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Shhould I be worried for QRS AXIS CHANGE in EKG?

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I have been doctoring for a long time with chest wall type pains, but it always gets ruled out as actual cardiac pain. I've had an echocardiogram, a nuclear perfusion scan, and a CTA (poor results due to my size (5'11'' and 340lbs-losing weight)). I've also had multiple EKGs, which are abnormal, but have always been abnormal since my first at 19 and have stayed that way pretty much with everyone saying I just have an unusual abnormal normal. Recently I had another EKG and after manual review it showed a questionable change in QRS axis compared to the previous (I've attached all my cardiac records). My doctor says that the only test truly left is an angiogram, but since I've had a good echo and a good perfusion scan that it is an unneeded test and creates more additional risks then really helps.

I am wondering if it really is true that this QRS axis change is nothing to worry about when comparing the other EKGs and other information from the last couple years? Also that the angiogram would truly be risky compared to helpful? Anything to be considered about? I've been seen by family practice and cardiology. I've just been told I'm that small percent of abnormal normal basically.

I wasn't able to get the files to attach so I've included a link to them.

For file please see:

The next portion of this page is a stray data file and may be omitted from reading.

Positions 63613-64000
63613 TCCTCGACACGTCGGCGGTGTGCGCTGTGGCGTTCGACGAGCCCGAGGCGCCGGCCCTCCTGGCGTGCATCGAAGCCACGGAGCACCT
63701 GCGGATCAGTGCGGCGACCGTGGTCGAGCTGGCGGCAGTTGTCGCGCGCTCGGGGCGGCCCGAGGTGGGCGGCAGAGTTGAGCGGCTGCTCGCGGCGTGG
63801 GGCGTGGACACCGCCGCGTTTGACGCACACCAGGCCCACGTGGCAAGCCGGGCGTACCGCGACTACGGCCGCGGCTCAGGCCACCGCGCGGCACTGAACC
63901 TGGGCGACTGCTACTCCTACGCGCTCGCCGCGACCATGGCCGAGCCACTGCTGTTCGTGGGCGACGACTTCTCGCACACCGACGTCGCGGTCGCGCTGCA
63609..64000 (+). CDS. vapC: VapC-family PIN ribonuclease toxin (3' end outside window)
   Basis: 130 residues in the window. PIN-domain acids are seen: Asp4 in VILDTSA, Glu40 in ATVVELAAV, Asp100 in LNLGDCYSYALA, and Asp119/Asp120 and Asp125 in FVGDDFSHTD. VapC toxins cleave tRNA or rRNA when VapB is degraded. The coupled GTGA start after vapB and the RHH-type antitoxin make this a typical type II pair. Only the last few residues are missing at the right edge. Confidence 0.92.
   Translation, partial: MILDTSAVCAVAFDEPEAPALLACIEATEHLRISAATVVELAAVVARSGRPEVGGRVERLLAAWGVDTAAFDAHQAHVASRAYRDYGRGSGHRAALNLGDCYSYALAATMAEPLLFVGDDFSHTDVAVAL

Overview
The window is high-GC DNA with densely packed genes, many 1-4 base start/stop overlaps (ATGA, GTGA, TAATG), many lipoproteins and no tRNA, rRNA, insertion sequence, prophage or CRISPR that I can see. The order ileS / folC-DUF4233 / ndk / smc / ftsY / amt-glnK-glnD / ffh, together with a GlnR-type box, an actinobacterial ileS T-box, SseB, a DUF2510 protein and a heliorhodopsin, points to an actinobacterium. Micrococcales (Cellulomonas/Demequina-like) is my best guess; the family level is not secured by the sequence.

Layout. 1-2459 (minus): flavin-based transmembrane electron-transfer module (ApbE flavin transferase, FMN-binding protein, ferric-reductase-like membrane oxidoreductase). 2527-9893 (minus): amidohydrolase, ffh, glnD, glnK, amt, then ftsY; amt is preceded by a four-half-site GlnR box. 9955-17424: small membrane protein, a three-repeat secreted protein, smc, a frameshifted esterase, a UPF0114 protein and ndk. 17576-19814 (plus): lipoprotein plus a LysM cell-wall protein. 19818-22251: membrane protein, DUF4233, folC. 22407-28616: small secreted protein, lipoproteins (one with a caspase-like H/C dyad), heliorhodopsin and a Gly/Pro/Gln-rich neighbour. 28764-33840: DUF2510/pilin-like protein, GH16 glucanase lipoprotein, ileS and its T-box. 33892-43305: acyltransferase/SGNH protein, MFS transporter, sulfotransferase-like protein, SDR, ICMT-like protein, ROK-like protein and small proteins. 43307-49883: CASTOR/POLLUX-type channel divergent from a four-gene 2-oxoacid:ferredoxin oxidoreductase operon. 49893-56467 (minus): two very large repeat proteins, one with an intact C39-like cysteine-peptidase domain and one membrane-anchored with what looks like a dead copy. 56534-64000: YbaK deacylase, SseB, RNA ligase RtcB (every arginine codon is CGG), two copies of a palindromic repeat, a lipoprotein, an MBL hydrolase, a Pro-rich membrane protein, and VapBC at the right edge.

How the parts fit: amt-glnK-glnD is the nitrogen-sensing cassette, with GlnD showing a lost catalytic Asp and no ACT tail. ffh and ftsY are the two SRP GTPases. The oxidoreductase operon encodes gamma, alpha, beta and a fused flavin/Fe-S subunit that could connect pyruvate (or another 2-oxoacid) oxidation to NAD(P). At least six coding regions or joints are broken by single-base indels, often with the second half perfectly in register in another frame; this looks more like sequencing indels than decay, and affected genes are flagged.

https://drive.google.com/file/d/0Bw0sBT7YVnWtTEVjYURIZG9tSjg/edit?usp=sharing


Category: Cardiologist

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Category: Cardiologist
Dr. Vivek Mahajan is online now

Expert:  Dr. Vivek Mahajan replied 4 Days.

Hello
Thank you for your query at doctorspring.com
You are very low risk to have coronary artery disease because of your young age. Multiple tests done to a large extent prove this. The numerous ecgs except for the last one are similar. I think you should get a repeat ecg done. More than axis change I think it may be a lead misplacement. Axis change does indicate change in position of heart or conduction pattern of the heart. But first a repeat ecg is definitely warranted. I wouldn't suggest an angiography for you given your low probability for coronary artery disease and so many tests which are normal

Regards
Dr Vivek Mahajan
DM Cardiology


Dr. Vivek Mahajan
Category: Cardiologist
Experience: 
Fellowship: DM, Cardiology, PGIMER, 2013
Residency: MD, Internal Medicine, AIIMS, 2007
Internship: King Edward Memorial (KEM) Hospital, 2003 
Medical School: MBBS, Seth G.S. Medical College, 2002
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